Brown was born on April 16, 1821 in the French city of Calais. In 1835 he entered the Academy of Arts in Bruges; He then studied in Ghent and Antwerp, where in 1841 he wrote his first significant painting: "The Giaour’s Confession". In 1845, he visited Rome, where he became close to the Nazarenes, German artists, who at that time settled in Rome. Brown learned a lot from the Nazarenes, and these views later influenced the Pre-Raphaelites.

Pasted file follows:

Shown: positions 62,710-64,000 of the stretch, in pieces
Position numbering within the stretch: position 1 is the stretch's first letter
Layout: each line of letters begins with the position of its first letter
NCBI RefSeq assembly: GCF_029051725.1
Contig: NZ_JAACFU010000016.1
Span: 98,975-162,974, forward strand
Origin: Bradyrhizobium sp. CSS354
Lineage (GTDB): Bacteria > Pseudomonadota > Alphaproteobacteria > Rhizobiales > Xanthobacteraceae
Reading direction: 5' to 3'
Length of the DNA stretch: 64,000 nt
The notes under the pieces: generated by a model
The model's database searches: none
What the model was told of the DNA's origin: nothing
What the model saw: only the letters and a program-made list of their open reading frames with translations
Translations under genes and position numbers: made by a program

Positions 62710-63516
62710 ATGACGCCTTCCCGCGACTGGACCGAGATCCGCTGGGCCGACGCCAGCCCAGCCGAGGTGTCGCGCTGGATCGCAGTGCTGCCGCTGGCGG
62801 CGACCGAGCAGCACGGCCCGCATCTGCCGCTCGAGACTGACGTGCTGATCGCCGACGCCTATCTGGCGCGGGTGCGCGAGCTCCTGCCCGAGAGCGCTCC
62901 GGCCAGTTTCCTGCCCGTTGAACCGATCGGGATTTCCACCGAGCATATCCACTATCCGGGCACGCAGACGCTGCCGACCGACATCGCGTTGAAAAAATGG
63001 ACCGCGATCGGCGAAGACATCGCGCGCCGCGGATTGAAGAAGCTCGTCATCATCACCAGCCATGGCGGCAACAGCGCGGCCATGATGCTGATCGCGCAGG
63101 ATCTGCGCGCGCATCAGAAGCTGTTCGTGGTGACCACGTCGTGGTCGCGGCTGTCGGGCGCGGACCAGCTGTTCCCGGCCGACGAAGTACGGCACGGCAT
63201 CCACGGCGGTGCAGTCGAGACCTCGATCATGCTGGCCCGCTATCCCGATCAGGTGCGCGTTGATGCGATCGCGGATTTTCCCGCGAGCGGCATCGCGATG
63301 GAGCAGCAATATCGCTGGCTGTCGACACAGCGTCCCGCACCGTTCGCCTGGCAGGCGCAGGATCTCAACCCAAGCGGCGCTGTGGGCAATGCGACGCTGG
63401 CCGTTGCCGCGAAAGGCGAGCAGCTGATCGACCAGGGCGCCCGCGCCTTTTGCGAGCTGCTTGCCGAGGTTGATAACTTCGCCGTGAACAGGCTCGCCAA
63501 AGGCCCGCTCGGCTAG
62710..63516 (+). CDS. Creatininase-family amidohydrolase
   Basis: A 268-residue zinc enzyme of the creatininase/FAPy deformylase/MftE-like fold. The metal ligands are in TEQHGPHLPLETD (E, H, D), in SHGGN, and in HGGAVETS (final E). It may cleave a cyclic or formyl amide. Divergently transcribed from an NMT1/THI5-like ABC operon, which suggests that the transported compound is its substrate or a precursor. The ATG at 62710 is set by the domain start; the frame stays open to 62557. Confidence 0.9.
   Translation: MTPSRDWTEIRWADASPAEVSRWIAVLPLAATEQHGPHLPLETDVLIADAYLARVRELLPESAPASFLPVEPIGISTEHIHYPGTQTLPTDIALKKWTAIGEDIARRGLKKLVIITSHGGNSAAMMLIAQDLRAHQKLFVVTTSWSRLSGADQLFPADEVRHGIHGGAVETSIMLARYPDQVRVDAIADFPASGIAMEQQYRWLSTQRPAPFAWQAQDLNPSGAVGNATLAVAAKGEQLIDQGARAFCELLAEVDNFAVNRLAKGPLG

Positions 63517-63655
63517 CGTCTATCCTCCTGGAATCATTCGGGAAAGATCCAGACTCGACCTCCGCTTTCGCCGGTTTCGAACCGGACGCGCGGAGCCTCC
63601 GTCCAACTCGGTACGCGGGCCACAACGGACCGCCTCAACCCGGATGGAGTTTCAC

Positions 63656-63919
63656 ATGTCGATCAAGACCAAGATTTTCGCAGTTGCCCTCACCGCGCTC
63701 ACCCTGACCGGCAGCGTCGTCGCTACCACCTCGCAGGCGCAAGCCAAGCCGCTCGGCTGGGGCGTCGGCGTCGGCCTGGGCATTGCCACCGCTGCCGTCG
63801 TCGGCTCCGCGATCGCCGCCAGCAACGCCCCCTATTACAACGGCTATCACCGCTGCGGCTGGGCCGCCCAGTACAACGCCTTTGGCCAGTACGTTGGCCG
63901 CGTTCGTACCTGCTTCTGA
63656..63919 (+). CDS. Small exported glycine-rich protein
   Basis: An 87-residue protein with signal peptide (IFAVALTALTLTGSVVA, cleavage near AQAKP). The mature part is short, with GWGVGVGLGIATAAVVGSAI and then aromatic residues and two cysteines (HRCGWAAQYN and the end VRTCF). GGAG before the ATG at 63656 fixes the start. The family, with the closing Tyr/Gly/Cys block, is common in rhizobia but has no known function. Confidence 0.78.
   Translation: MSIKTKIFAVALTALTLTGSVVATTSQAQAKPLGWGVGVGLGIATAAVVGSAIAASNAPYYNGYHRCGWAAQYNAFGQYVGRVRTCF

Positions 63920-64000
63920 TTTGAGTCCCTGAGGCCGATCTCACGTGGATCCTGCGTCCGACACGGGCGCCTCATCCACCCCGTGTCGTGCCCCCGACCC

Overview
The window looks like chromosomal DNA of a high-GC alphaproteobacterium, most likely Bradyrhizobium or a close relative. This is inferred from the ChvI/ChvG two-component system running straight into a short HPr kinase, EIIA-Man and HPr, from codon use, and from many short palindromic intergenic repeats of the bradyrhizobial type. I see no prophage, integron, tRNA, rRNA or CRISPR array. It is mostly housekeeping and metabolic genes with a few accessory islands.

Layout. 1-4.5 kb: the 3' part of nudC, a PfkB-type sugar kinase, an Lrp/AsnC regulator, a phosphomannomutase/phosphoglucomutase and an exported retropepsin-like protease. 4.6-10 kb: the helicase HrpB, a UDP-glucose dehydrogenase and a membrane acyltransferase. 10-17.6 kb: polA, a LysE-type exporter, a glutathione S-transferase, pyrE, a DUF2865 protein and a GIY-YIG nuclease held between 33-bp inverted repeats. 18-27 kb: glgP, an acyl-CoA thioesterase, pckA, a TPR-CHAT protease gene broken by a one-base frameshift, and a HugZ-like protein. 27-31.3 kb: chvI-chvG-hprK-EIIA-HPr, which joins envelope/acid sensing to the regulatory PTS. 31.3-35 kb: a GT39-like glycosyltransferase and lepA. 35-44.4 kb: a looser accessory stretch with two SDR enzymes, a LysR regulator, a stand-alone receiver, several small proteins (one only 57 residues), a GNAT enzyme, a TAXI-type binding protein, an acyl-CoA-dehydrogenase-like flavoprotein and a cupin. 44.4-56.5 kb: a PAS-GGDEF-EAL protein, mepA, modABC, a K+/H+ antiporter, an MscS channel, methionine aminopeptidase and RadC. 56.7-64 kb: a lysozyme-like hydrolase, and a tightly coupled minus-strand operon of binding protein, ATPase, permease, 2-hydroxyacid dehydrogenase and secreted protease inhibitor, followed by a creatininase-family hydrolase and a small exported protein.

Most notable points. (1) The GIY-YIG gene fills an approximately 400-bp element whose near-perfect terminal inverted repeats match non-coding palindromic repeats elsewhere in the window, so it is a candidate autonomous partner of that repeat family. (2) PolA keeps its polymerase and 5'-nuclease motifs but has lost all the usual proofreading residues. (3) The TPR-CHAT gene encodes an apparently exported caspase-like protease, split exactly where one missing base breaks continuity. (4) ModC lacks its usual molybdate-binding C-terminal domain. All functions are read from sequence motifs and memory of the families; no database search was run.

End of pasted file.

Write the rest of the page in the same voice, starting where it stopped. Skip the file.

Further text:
Inspired by the ideas of the movement "Arts and Crafts", became an associate of W. Morris. Throughout Brown’s creativity worried about the problems of monumental painting. In 1878−1893 painted the town hall of Manchester on the theme of the history of the city. Other works: Manfred on Jungfrau (1841, Manchester, City Art Gallery), Harvesting (1854, London, Tate Gallery).